Politics

Bourne school board member fired from teaching job after controversial TikTok posts

"I got fired specifically for a social media post I made. That’s a violation of free speech."

Bourne School Committee member Kari MacRae. Screenshot

The Bourne School Committee member pressured to resign over her comments on gender identity was fired from her new teaching position at Hanover High School.

Kari MacRae was elected to the school committee in May in an uncontested race, but in September the Bourne Educators Association called for her resignation, saying her views are not consistent with the district’s values and could be harmful to students. At a crowded School Committee meeting on Sept. 22, MacRae said she would not resign and that she’d been the target of “reckless and false charges and innuendo.”

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On Tuesday, MacRae told the Cape Cod Times she is now seeking legal recourse after her new job as a business teacher at Hanover High School was terminated on Sept. 29. 

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“I got fired specifically for a social media post I made,” she said. “That’s a violation of free speech.”

In a letter read with a Times reporter, Hanover High Principal Matthew Mattos told her, “continuing your employment in light of your social media posts would have a significant negative impact on student learning at HHS.” According to the letter, the district is exercising its right to terminate MacRae’s employment within the first 90 days.

Speaking generally, Hanover School Superintendent Matthew Ferron told the Times school districts can dismiss an employee within the first 90 days of employment with or without cause, and that the district respects employees’s First Amendment rights.

“That being said, if a teacher publicly interfaces with the community in a way that may negatively impact our ability to provide a positive and distraction-free learning environment for our students and staff, it is important that school districts have the ability to exercise their 90-day dismissal option under Massachusetts law,” he said.

In the TikTok video that started it all, MacRae said she ran for office to ensure students are not being taught critical race theory, or that they can choose their gender. 

“It’s one thing to include and it’s one thing to be inclusive. And it’s one thing to educate everybody about everything,” she said. “It’s completely another thing to push your agenda. With me on the school board, that won’t happen in our town.”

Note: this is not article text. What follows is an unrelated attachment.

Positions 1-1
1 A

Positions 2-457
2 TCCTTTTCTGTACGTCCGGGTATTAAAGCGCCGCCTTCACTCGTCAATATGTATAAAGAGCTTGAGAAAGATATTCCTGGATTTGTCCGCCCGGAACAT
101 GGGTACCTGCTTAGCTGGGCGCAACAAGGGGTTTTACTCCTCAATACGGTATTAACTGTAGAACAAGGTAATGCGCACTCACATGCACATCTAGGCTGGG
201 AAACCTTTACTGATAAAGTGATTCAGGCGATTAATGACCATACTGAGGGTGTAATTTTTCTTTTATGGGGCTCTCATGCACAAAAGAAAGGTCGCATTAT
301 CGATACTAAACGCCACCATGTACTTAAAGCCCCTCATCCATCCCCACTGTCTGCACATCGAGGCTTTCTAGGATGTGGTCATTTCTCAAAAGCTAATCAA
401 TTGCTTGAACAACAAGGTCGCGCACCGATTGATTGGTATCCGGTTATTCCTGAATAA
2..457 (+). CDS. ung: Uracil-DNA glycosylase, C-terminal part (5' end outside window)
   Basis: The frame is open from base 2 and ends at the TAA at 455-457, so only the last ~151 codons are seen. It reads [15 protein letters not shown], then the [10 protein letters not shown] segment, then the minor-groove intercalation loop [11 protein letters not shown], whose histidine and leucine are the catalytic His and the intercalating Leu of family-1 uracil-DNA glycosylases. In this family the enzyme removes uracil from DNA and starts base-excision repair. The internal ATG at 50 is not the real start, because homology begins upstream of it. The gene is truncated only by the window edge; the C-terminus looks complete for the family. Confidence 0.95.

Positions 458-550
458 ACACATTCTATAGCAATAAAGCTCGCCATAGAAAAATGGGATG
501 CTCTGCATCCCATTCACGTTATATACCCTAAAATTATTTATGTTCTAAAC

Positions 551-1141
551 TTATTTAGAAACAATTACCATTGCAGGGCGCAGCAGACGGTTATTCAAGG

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MacRae’s TikTok, where she goes by @nanamacof4, was unavailable around Sept. 23 (TikTok did not confirm whether it was taken down or made private). Though it was back up on Wednesday evening, it was down again by Thursday at 4 p.m. Other videos and screenshots shared with Boston.com in September include similar views: in another video, MacRae said she won’t use they/them pronouns to refer to someone, only their name, because she says she’s not going to be a liar and say someone is plural when they’re not.

In September, union president and Bourne High School teacher AnnMarie Strode told Boston.com the union unanimously voted to call for MacRae’s resignation, largely based on her comments about LGBTQ+ students.

“First and foremost it’s about our students, and we have a number of students that are in the LGBTQ+ community,” Strode said. “As educators, it’s important we stand for our students. They are in a vulnerable position at this age in trying to figure out who they are, and where they’re going, and what they’re doing. The memes that were posted were really anti-transgender — there was a pattern of that — and as a union, we had to stand for our students.”

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On her website, MacRae describes herself as “the latest victim in a campaign to destroy free speech in America” and an “American patriot who values your free speech and her own.”

“Those that would silence Kari MacRae, fire her from her job for her political views, or scream hate are not protectors of our Constitution,” she wrote. “They are not the protectors of your free speech and they will eventually forfeit their own. This can not be allowed to stand.”

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